Saturday, July 01, 2006

Surrender or go to prison

True story this:

In a magistrates' court somewhere in England a young man of good - even exemplary - character, with high quality testimonials coming out of his ears, was this week sent to prison for five months for possessing a bladed weapon in public.

Of course, when I say 'five months' that is peculiar lawyer-speak for two-and-a-half months.

Still, let's look a little more closely at his case.

He's a working man, always has been. As I say, of exemplary character. Stable family life. No drug habit to support, but a bit of a drinker. He does no harm to anyone with his knife. The CPS does not suggest it was his intention ever to do any such harm. When apprehended by the police, he is cooperative from the start, admits he knows he has broken the law and pleads guilty at the earliest opportunity before the magistrates.

The reason he was carrying the knife, and this is not disputed by the police or CPS, is that several minutes previously, he had been the subject of a vicious unprovoked high street attack by a known serious villain - who was initially charged with attempted murder for having tried to stab our man; our man being apprehended by police driving to the scene having first returned home to arm himself prior to venturing back out onto the streets where his assailant was lurking.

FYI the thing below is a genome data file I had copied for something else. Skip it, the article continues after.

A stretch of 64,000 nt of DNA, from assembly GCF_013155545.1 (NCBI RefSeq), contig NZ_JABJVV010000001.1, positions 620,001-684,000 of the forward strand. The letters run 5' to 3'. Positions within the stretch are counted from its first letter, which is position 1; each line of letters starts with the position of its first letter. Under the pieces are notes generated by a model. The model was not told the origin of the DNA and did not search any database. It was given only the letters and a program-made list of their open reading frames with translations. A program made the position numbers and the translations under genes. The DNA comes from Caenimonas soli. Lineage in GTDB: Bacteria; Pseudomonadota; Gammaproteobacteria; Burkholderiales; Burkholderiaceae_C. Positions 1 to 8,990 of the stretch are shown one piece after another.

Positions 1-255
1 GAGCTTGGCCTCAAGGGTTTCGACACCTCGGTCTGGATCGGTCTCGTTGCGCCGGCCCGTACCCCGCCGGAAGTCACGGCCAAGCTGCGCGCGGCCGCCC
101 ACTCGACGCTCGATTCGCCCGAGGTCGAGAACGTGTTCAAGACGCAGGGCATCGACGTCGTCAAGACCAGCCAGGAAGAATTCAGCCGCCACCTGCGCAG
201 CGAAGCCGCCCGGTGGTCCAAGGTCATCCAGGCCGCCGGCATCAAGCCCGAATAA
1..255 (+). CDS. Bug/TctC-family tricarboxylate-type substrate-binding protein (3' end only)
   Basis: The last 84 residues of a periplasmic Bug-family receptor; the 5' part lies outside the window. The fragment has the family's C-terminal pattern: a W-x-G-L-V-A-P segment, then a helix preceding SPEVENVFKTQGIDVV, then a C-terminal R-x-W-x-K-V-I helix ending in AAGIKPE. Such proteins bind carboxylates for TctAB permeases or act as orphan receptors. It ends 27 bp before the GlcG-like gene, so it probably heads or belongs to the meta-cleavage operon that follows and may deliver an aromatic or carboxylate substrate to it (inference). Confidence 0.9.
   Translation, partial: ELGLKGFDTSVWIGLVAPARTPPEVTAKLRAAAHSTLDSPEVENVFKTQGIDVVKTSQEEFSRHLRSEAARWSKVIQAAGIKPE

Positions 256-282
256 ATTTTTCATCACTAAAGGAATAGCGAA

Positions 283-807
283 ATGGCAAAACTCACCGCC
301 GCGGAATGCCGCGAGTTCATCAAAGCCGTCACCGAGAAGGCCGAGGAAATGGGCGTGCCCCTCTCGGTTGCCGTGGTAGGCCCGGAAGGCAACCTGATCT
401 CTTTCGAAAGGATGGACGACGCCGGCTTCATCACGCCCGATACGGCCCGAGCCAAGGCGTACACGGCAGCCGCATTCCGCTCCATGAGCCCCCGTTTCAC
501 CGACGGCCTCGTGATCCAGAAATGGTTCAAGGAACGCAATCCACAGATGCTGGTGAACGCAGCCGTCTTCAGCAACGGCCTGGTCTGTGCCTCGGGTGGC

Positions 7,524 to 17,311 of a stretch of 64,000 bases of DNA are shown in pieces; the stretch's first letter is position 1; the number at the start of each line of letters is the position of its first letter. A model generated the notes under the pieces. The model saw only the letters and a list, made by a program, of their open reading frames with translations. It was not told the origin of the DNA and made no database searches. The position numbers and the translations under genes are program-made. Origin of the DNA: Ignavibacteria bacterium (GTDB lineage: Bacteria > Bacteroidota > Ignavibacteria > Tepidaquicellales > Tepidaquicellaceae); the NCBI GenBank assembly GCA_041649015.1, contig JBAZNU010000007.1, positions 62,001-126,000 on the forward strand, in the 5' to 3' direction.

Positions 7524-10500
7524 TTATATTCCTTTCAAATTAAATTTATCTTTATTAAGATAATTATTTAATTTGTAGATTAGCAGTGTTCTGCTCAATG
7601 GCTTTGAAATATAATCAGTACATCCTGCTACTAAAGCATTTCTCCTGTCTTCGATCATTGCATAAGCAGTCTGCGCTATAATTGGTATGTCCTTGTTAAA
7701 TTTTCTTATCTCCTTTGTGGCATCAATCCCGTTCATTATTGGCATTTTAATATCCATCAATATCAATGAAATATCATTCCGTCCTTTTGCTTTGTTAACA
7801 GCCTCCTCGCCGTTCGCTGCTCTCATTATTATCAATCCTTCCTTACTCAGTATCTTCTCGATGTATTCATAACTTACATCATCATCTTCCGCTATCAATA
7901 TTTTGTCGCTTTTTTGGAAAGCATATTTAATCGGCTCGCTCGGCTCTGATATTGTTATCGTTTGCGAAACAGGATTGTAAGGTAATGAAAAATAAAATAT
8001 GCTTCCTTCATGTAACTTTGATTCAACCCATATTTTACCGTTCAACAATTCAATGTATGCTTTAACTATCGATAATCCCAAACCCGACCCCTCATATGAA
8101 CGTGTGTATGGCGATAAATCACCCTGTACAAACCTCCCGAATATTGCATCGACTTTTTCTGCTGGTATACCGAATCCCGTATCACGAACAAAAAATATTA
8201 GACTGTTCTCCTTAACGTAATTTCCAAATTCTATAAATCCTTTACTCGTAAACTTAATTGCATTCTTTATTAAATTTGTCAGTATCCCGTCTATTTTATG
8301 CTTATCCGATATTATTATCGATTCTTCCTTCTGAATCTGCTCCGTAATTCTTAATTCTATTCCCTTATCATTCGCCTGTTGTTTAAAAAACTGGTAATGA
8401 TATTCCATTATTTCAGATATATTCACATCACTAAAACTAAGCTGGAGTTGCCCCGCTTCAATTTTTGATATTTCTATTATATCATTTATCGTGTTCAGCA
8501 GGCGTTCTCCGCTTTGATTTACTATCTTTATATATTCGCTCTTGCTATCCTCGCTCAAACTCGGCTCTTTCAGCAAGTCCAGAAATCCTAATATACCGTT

There is no suggestion, and his character militates against it, that he went looking for a fight.

So the magistrates adjourn for the probation service to interview him and see what sentence would be most appropriate. The probation officer concludes that unpaid community work would be best and that a prison sentence would serve no purpose.

Now. Put aside for one moment that this man has done nothing more than infringe a regulatory law. Ignore that he has been criminalised for an understandable reaction to a vicious beating which must have left him dazed. Forget that he had no intent to do harm, much less that any harm was done. Forget also, as the lobotomised beaks apparently did, all the other factors mitigating in favour of this bloke.

The law criminalised his actions, not the magistrates.

But what the magistrates, in whose discretion it lay to make him do unpaid community work rather than serve a prison sentence, what they have said is this:

BE PREPARED TO BE STABBED. DO NOTHING ABOUT IT. IF YOU ARM YOURSELF WITH A VIEW TO PROTECTING YOURSELF, WE WILL SEND YOU TO PRISON.

Which is inspired, when you think about it. Absolutely inspired.

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